Thinking in the Gig Economy language for employers. Bureau of Labor Statistics data clearly shows that the fastest growing sector in the labor market is people over age 55. Experienced workers are leaving the traditional, full-time workforce steadily, often due to reaching an arbitrary mandatory retirement age or organizational restructurings that encourage “early retirement.” The youngest boomers turn 53 this year, and the average retirement age is 62. With a shortage of 40 million educationally qualified technicians and scientists forecast by 2020 and 50% of Science and Engineering workers eligible for retirement over the next 3 years, companies are facing a critical talent vacuum. Employers can bridge this gap by tapping into the wisdom and experience of their knowledge workers both before they exit the company and after they depart. Establish a knowledge management system, create mentoring opportunities between Boomer alumni and current Millennial employees, and establish formal alumni return programs that allow alumni to work on a flexible basis. They get to focus on what they do best and enjoy most while you get to leverage their expertise. And don’t forget to reach out to non-alumni Boomers who can help you explore new opportunities as your business expands into new areas.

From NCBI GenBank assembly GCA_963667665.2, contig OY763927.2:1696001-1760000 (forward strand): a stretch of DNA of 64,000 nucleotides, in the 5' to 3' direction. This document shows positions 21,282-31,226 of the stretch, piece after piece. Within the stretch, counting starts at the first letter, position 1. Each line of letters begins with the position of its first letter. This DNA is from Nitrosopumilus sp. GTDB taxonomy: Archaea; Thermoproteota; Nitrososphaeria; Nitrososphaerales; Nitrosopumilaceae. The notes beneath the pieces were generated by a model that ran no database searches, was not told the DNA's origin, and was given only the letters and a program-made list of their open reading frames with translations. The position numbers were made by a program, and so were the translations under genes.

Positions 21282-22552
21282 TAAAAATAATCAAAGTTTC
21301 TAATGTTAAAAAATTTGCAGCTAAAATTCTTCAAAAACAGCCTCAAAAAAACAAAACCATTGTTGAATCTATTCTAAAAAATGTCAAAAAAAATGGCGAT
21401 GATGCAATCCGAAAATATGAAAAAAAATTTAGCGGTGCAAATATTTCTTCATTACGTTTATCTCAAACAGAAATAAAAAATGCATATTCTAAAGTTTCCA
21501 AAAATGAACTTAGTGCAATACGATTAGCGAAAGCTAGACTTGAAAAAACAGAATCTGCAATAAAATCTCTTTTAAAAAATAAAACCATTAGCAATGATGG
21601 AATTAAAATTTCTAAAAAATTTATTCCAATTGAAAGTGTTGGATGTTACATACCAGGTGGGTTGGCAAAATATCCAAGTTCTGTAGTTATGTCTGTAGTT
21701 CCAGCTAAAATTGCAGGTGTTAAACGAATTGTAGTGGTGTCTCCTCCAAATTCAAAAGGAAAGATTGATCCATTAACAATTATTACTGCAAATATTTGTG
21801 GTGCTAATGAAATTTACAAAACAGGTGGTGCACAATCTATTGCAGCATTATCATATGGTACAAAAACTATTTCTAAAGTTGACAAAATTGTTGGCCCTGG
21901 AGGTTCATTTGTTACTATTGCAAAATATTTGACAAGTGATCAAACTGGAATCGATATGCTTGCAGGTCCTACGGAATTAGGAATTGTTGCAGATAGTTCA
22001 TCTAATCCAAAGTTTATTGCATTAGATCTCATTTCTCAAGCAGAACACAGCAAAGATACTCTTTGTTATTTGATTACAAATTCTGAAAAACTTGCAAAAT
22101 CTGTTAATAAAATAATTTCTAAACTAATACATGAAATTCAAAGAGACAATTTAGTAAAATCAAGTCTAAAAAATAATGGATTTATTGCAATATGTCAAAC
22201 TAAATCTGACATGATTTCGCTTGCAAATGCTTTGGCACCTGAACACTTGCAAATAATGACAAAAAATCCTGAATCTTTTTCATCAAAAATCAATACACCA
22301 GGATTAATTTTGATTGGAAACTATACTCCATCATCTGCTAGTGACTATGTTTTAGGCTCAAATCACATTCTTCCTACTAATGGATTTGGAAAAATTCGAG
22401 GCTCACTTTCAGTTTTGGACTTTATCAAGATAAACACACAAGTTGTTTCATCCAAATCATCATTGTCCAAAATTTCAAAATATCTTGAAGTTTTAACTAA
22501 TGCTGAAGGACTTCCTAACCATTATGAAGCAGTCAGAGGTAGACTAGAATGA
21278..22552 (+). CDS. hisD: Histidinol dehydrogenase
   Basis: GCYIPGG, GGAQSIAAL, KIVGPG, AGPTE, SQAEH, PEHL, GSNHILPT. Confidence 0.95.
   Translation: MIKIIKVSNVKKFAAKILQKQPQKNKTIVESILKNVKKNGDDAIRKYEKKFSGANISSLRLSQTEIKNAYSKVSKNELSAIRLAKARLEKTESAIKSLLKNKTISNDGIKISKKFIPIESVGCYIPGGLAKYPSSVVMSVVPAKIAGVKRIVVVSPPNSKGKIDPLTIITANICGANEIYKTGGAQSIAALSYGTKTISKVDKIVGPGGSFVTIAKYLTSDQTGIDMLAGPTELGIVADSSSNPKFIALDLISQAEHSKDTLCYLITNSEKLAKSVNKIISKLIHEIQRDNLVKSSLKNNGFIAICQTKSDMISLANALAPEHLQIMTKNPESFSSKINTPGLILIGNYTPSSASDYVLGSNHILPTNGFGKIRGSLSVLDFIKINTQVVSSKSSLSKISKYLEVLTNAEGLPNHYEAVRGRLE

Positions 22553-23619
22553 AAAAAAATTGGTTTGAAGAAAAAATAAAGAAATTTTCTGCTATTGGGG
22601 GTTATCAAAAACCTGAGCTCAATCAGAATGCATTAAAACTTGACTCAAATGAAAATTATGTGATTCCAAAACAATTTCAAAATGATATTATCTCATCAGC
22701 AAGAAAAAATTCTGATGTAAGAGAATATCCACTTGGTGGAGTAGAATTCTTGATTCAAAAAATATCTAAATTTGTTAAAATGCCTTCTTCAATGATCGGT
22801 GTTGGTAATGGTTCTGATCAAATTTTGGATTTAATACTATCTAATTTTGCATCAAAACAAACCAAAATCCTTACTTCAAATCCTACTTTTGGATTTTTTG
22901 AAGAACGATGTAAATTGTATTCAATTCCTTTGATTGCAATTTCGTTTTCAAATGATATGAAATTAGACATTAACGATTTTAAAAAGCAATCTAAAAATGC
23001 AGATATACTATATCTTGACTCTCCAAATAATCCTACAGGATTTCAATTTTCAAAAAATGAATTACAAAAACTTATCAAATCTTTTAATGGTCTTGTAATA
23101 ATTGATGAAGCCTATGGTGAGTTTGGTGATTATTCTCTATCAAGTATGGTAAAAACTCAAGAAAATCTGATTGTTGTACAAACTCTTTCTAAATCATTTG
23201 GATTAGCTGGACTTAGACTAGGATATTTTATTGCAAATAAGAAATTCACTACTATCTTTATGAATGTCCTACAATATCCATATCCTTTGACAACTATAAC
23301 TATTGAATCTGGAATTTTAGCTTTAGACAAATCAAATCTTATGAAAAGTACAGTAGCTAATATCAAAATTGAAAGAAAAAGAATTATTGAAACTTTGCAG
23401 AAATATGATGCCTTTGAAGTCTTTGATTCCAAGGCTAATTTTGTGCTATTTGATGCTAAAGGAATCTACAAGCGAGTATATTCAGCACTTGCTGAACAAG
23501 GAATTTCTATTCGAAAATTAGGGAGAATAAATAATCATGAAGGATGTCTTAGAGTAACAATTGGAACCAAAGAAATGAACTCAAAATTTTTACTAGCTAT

I have written before that the retirement age is an outdated concept. It was established in Germany back in the 1880’s and set at the age of 70 because people weren’t expected to survive much longer than that, if they reached that age at all. Quite frankly, I don’t understand our societal rush to get to retirement. In my opinion, it is an arbitrary number that has a negative impact on our economy and society, particularly now, as nearly every company is experiencing a significant loss in knowledge assets due to retirement. What’s the rush? And why is it all or nothing…40+ hours a week for 50 weeks a year, or not at all? I think we have programmed ourselves to believe that we cannot sustain the same level of output once we hit 55, when in fact we have the most wisdom and experience to offer. It makes no sense. We must rewire our brains to not focus on arbitrary numbers set almost 140 years ago, or adhere to traditional work schedules and compensation models. I hesitate to even throw out numbers that represent when we should think about retirement. In fact, why retire at all? Just stay connected and work when, where, and how you want. The data shows we need the knowledge in the workforce and it adds to our vitality as human beings.